Epilepsy Seizure

Overview, Causes, & Risk Factors

Seizures are caused by sudden, large discharges of electrical impulses from brain cells. A seizure may involve a wide variety of symptoms, depending on the part of the brain affected and the type of seizure.

What are the causes and risks of the injury?

Seizures may be caused by many conditions, diseases, injuries, and other factors. These may include conditions such as the following:

  • abnormalities in the blood vessels of the brain
  • atherosclerosis, or hardening of the arteries supplying the brain
  • bleeding into the brain, such as a subarachnoid hemorrhage
  • brain tumors
  • chromosomal abnormalities
  • congenital diseases or conditions
  • high blood pressure
  • pregnancy and problems associated with pregnancy
  • stroke
  • transient ischemic attack, which is also called a mini-stroke
  • Diseases also can be a factor in seizures, for example:

  • advanced liver disease
  • Alzheimer’s disease and other types of dementia
  • epilepsy, or a disease of the nervous system
  • hereditary diseases
  • infections involving the brain, including encephalitis, brain abscess, and bacterial meningitis
  • kidney failure, such as chronic renal failure
  • Injuries that may cause seizures include the following:

  • choking
  • head injury, such as a motor vehicle accident or sports injury
  • electrical injuries
  • injury during birth or in the uterus
  • poisonous insect bites or stings
  • Additional factors that may cause seizures include the following:

  • alcohol withdrawal
  • craniotomy, which is brain surgery
  • high fever, especially in young children
  • illegal drugs, such as cocaine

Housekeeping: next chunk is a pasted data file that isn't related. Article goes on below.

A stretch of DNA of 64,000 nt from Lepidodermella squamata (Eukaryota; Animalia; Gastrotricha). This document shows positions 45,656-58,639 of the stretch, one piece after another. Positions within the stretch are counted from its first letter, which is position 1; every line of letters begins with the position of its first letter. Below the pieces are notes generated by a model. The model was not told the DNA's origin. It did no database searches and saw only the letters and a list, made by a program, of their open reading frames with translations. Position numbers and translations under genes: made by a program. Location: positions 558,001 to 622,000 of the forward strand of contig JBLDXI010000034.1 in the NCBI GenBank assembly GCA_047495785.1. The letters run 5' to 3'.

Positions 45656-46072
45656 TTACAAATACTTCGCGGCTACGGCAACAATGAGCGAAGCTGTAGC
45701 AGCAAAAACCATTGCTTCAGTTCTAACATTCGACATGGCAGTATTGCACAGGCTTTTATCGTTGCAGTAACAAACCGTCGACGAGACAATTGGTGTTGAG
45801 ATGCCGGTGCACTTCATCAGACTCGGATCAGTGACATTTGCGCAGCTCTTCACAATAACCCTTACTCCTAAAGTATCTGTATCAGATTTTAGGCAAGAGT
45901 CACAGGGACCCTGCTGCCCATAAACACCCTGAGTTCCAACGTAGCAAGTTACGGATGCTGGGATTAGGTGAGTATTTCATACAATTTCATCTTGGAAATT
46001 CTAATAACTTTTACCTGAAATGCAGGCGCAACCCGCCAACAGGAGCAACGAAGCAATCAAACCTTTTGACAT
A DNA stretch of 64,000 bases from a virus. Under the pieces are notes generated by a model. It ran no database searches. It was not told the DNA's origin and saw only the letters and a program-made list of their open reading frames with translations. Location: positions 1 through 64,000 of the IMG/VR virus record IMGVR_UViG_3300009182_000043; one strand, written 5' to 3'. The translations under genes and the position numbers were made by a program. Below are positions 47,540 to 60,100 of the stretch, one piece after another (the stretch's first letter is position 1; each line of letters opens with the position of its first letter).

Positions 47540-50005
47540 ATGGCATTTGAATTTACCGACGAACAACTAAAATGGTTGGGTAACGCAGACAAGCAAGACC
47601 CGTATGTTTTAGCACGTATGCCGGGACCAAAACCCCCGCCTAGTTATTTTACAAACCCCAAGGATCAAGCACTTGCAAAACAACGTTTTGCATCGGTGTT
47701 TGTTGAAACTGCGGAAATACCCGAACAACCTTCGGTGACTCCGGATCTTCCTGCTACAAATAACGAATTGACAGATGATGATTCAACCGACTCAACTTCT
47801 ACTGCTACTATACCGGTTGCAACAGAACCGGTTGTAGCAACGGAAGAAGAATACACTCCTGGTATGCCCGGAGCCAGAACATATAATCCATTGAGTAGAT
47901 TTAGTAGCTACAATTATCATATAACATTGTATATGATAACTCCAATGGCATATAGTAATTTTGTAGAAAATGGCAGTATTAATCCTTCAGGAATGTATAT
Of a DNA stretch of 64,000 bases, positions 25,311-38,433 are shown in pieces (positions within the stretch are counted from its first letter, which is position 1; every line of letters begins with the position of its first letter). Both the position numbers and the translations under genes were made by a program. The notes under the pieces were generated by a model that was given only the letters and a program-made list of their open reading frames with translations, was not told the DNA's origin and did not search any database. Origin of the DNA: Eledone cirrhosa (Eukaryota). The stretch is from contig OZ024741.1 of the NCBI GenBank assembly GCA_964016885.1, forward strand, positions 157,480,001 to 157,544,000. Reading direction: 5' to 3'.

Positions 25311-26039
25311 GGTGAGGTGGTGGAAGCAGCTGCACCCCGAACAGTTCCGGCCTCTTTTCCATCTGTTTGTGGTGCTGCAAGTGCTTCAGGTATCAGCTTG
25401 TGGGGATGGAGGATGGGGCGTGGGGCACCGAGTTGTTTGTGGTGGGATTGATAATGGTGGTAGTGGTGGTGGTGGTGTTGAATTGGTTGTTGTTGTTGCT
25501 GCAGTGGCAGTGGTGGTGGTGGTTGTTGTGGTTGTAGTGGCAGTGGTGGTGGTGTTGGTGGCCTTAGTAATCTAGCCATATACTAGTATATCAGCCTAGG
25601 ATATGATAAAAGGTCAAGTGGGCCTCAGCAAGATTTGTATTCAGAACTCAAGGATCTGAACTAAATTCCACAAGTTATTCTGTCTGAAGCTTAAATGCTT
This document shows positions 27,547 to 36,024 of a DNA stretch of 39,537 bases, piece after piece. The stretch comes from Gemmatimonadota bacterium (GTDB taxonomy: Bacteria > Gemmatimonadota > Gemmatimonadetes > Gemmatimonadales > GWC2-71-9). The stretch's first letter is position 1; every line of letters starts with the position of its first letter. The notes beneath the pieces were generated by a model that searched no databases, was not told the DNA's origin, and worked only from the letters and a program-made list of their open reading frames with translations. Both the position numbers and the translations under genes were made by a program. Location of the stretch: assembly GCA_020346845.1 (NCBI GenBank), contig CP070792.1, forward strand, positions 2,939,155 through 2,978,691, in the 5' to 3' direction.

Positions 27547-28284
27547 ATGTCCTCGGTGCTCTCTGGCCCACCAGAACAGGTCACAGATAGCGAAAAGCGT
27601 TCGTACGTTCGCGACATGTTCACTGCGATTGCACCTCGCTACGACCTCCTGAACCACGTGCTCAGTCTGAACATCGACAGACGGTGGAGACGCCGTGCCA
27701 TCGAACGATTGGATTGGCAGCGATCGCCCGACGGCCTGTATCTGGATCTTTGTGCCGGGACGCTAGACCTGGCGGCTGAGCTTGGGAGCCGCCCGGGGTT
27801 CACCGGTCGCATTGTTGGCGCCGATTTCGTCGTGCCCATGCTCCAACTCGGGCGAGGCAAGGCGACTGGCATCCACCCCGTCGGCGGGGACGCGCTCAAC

• lead poisoning
  • overheating
  • withdrawal from some medicines, including those used to treat seizures
  • Symptoms & Signs

    What are the signs and symptoms of the injury?

    Signs and symptoms of seizures vary according to the type of seizure and the portion of the brain that is affected.

    Absence seizures used to be called petit mal seizures. They generally have the following characteristics:

  • include small movements of the face or eyes
  • involve staring into space or dulling of consciousness
  • last from a few seconds to a minute
  • are most common in children
  • Tonic-clonic seizures were formerly called grand mal seizures. These seizures often have the following characteristics:

  • begin suddenly without warning
  • cause confusion or fatigue the rest of the day
  • include jerking of the arms and legs
  • include loss of bladder control
  • involve stiffening of the body
  • last 1 to 2 minutes, with consciousness returning up to 15 minutes later
  • Atonic seizures may have the following characteristics:

  • involve a loss of muscle tone so the person drops to the ground without warning
  • last a few seconds
  • person may or may not lose consciousness
  • Myoclonic seizures generally have the following characteristics:

  • involve quick muscle jerking
  • may be triggered by too much alcohol or not enough sleep
  • usually don’t cause loss of consciousness
  • usually happen in the early morning
  • Clonic seizures may have the following characteristics:

  • cause loss of consciousness
  • involve muscle jerking
  • are most common in childhood
  • Simple partial seizures usually have the following characteristics:

  • consciousness not changed
  • last a few seconds
  • may continue on to a complex partial seizure or generalized tonic-clonic seizure
  • may involve body movements
  • things in the environment may look, sound, feel, or taste differently
  • Complex partial seizures may include the following characteristics:

  • automatic behaviors, such as lip smacking or hand rubbing
  • confusion after the seizure is over
  • loss of contact with the environment, even though the person is still conscious
  • loss of memory for events that occur during the seizure
  • may go on to a generalized tonic-clonic seizure
  • Diagnosis & Tests

    How is the injury recognized?

    Seizures may cause major symptoms, such as the following:

  • an absence of breathing